While environmental activists may question the commitment of global political leaders in tackling the issue of sustainability, there is ample evidence to suggest that, in 2022, ordinary consumers are choosing to support sustainable businesses and brands with their hard-earned cash. Indeed, recent Capgemini research revealed 60% of consumers are hesitant to buy products from organisations they perceive as non-sustainable.
Nowhere has this consumer trend been more apparent than in the beauty and toiletries sector. The UK cosmetics industry is currently valued at £12.14 billion, and is one of the largest markets in Western Europe. A growing part of that revenue is driven by the natural beauty market, which is worth £209 million and is projected to grow a further 8% in 2022
Environmental awareness and regulation are promoting natural beauty products
Shoppers’ increased concern with environmental and health impacts are driving this growth, along with enforcement of the Competition and Markets Authority’s (CMA) Green Claims Code, which came into effect at the start of 2022 and requires companies to be more specific about their sustainable credentials. Sustainability looks set to remain on shoppers’ agenda, but how important is it when consumers are selecting cosmetics and toiletries products?
To provide new insight on this topic, we worked with some major cosmetics and toiletries (C&T) manufacturers and retailers and employed Kantar to survey 1,189 UK consumers (16+) between Mar 8th – Mar 10th 2022.
The survey examined aspects such as the factors driving purchasing of different C&T product categories and how important sustainability is to consumers versus other factors. We also looked to understand the barriers consumers face when considering making more sustainable purchases, and looked at what messaging around sustainability is most impactful.
Sustainable credentials are a must for cosmetic and toiletry brands
The research found that nearly half of consumers have bought a C&T product due to its sustainable credentials. Interestingly, skin, hair and body care are the products where sustainability has most impacted purchase decisions: 1 in 5 see sustainability as an important factor when purchasing skin/hair/body care and make up.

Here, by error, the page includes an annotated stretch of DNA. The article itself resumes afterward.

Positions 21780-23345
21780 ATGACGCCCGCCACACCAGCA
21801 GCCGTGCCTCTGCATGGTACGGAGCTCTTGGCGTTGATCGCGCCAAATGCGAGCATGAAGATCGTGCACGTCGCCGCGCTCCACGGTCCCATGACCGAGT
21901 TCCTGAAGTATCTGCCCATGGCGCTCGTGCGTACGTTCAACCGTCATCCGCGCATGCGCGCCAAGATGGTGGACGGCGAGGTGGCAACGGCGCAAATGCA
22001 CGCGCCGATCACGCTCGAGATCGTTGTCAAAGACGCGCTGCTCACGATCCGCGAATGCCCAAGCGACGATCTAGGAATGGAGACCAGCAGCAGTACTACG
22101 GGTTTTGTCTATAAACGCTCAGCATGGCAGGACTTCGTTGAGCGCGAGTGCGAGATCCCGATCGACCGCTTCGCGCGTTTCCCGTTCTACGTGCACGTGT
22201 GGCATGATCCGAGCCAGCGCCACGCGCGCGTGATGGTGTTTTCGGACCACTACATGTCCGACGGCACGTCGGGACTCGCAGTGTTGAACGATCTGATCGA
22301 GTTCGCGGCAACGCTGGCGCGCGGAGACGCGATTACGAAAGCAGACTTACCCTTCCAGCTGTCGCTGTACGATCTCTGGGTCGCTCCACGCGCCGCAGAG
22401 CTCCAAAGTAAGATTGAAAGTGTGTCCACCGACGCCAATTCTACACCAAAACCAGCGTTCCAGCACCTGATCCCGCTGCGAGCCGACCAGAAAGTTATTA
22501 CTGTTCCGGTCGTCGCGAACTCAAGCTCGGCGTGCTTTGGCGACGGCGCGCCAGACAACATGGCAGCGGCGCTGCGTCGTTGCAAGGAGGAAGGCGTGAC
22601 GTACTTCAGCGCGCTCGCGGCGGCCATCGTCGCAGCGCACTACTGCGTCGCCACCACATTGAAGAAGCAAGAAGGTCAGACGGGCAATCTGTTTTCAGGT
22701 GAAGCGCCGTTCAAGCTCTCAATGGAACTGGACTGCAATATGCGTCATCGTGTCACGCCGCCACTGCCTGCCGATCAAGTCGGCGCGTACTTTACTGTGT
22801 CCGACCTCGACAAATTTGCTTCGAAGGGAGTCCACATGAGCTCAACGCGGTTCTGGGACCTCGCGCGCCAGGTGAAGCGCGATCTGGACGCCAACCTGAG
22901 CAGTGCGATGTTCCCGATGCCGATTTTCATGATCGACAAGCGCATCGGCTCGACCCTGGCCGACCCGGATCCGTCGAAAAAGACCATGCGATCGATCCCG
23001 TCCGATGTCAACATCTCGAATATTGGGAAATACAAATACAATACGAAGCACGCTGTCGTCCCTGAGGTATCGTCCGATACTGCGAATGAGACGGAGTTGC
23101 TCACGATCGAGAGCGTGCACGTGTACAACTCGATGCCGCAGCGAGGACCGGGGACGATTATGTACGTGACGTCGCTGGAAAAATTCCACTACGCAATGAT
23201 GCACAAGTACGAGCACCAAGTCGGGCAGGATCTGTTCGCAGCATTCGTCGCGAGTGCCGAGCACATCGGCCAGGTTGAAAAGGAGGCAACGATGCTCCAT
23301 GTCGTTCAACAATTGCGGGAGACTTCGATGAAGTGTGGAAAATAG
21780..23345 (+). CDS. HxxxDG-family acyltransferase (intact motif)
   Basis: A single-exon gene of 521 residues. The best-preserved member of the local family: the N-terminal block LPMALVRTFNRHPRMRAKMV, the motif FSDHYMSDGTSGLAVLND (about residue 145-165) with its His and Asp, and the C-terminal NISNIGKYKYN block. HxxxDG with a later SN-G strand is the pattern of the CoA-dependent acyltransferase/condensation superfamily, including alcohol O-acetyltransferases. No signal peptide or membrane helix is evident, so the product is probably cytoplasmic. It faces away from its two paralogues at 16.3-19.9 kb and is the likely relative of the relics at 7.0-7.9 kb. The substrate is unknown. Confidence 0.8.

What’s more, 6 in 10 consumers agree that recyclable packaging is an important factor when considering a purchase and nearly half are influenced by package-less or refillable products. A product being ‘carbon neutral’ was an important factor for 39% of respondents, while 24% would be influenced by a product being ‘vegan approved’.
The survey also found that consumers are influenced by a product being made from natural ingredients. While price and quality remain the main drivers for making a purchase across the categories, for hair, body and skin care products natural ingredients are seen as more important than brand familiarity. What’s more, when it comes to beauty products, messaging around natural ingredients resonates more strongly than claims that may be harder to interpret, such as ‘planet friendly’, vegan-approved, plant-based, or bio-organic.
Tread carefully when it comes to sustainable messaging
While the majority of consumers are influenced by sustainability messaging, our survey also revealed that one in five consumers feel they are doing all they can to live sustainably, while one in ten seem disenfranchised, and don’t see how their actions can make a meaningful difference.
The research found that the biggest barrier to buying more sustainable products is ‘price’, followed by sentiments relating to ‘lack of knowledge’ and ‘trust’ around brand’s sustainability messaging. Indeed, half of consumers surveyed said that they find the way brands talk about sustainability confusing, and have difficulty comparing the sustainable credentials of different products.
So, what tips and hints can marketers draw from our findings? The research highlights the importance of sustainability as a mainstream consumer trend but also conveys how brands must tread carefully when conveying sustainability messaging.
Findings suggest 70% of consumers have checked a brand’s sustainability credentials, with a quarter doing so at the point of purchase by checking product packaging. So brands should bear this in mind in terms of the design and content of their packaging, making any environmental claims clear, accurate and easy to understand.
News is the most relied on channel for sustainability facts
In a separate study conducted with Kantar early last year, Teads asked consumers what factors helped trigger their environmental concerns. One very interesting finding for marketers, PRs, and media planners is that mainstream news sources remain a powerful influence over the population and this effect becomes more pronounced with age.
The results overall show the relative power of credible, verified journalism with regards to this most important of subjects. As a result, more than half of the UK population now want to hear what brands are saying around their sustainability credentials, but almost 60% don’t trust social media as a credible source for this to be conveyed. Online articles are the most used independent source, ahead of social media and blogs.
Contemporary consumers of C&T products are actively considering issues around sustainability when making their product choices. Brands would, therefore, be wise to put sustainability at the core of their efforts and communicate this honestly and transparently. In short, their commitment to sustainability needs to be more than cosmetic.